Diaz grew up from humble beginnings during the dominance of Santa Anna – the Mexican caudillo most known by Americans. Already this can be seen as an influence on both Mexican society and the future dictator; Santa Anna defined the personalist leader through his charismatic and populist actions, and he maintained legitimacy among Mexicans through his dominance. Santa Anna’s decline was followed by instability, including the French intervention in Mexico, creating a vacuum filled only briefly with stability by the presidency of Bentio Juarez, who had until then blazed a long and turbulent path for Mexican republicanism and liberalism. During this time, Diaz had risen by chance and success through the military, an institution that sowed machismo and the drive for power in many a caudillo, and from his vantage point of national fame and achievement-expertise as a warrior, Diaz sought to challenge Juarez.

Diaz used the principle of opposition to reelection to legitimize his rebellion, but he would try and fail several times to overthrow Juarez and his successor before finally imposing himself upon Mexico. Here the reader can reflect on Diaz’s intentions; he overthrew a political establishment following philosophies that were largely his own, professedly because of ideals that history shows he came nowhere near to abiding by himself. Diaz would come to rule Mexico for decades, his opposition to reelection long forgotten, and his aim, we must conclude, was the attainment of power, and then the keeping of it.

During the Porfiriato, by which his rule has come to be known, Diaz presented as his goals for Mexico the increase of foreign investment and the advancement of the Mexican economy. In these veins his dictatorship succeeded immensely, bringing Mexico a foreigner-induced robber-baron capitalism that rivaled the similar European and American economies of the time. This is Peter Smith’s preeminent example of legitimacy through achievement-expertise. Though they were authoritarian and at the very least negligent (if not abusive) of the majority of Mexicans, the policies of Diaz were literally able to bring home the goods, which garnered him legitimacy among those rich enough to afford a say in the workings of power.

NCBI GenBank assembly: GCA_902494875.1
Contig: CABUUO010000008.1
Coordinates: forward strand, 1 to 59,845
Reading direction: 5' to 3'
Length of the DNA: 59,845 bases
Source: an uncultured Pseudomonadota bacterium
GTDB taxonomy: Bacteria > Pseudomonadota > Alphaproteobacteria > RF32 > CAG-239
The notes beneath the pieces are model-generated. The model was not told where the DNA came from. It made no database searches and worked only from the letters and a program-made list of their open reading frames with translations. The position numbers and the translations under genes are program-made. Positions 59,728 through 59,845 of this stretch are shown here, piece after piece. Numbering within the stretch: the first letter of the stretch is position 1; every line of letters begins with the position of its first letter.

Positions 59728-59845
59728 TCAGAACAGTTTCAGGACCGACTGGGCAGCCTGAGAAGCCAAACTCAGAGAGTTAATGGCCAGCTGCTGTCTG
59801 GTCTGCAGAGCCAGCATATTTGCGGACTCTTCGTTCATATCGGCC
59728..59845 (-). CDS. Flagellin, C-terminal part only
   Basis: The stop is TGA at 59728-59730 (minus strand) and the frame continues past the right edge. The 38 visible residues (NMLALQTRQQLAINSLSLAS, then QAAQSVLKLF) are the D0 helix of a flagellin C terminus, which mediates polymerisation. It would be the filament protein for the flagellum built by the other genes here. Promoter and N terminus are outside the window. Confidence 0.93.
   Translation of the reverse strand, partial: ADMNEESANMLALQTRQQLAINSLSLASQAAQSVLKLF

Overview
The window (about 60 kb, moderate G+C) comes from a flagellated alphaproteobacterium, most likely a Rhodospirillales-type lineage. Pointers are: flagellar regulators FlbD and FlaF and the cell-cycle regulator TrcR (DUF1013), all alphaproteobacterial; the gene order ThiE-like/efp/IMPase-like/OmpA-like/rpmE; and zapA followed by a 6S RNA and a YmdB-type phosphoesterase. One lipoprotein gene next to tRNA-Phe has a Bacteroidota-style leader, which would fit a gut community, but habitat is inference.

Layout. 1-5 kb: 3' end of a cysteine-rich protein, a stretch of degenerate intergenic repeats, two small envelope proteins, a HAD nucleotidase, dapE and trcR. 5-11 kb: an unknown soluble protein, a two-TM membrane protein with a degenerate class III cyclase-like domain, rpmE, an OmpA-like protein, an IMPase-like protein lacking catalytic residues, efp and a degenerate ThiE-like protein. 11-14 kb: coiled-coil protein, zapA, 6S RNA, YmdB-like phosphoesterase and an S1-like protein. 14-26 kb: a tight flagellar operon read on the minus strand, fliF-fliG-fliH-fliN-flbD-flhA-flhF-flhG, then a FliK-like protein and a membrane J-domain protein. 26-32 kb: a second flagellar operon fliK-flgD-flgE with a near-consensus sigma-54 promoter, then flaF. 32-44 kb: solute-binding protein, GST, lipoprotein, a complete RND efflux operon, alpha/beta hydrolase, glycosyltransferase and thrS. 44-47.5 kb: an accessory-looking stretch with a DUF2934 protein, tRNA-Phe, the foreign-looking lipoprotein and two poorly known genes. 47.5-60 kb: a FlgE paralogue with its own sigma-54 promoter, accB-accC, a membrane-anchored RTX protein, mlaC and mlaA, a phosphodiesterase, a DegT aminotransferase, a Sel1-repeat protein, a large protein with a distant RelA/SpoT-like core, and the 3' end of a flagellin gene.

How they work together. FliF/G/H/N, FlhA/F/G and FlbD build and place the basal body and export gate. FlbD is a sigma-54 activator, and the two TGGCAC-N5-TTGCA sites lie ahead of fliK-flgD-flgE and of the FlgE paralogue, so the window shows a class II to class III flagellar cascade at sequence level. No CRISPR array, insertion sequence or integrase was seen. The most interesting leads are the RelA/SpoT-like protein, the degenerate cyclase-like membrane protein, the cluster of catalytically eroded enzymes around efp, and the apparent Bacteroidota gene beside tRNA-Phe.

The history of Porfirio Diaz is a prime example of all the factors that have led Latin American societies to accept so many caudillos. Personalist leaders were accepted because of their legitimacy – legitimacy defined through the five categories of Peter Smith as well as many potential others. Tradition and instability led Mexico to accept Diaz as it had other domineering individuals in the past; pretensions of legal immorality allowed him to challenge the legitimacy of the political status quo; charisma, dominance and an insufferable will to attain power brought Diaz to the highest office. Lastly, it was unmatched achievement-expertise and ability to satisfy the desires of the elite that made the Porfiriato one of the most compelling examples of caudillismo one can find.

Although this essay presents only a single theoretical analysis of caudillos in Latin America and then examines one example through this lens, the reader may find it useful upon further exploration of caudillismo to remember both Peter Smith and Porfirio Diaz (though hardly similar men, to be sure). “The Search for Legitimacy” and Diaz’s place in history both provide simple explanations for many questions about caudillos, not least among them their prevalence. Among so many names of dictators, perhaps simplicity is a good place to start.


  1. Hey sweetie!

    Wow. That was an amazing essay. You did SUCH a fantastic job. I'm sure it was worth all the late night work. :)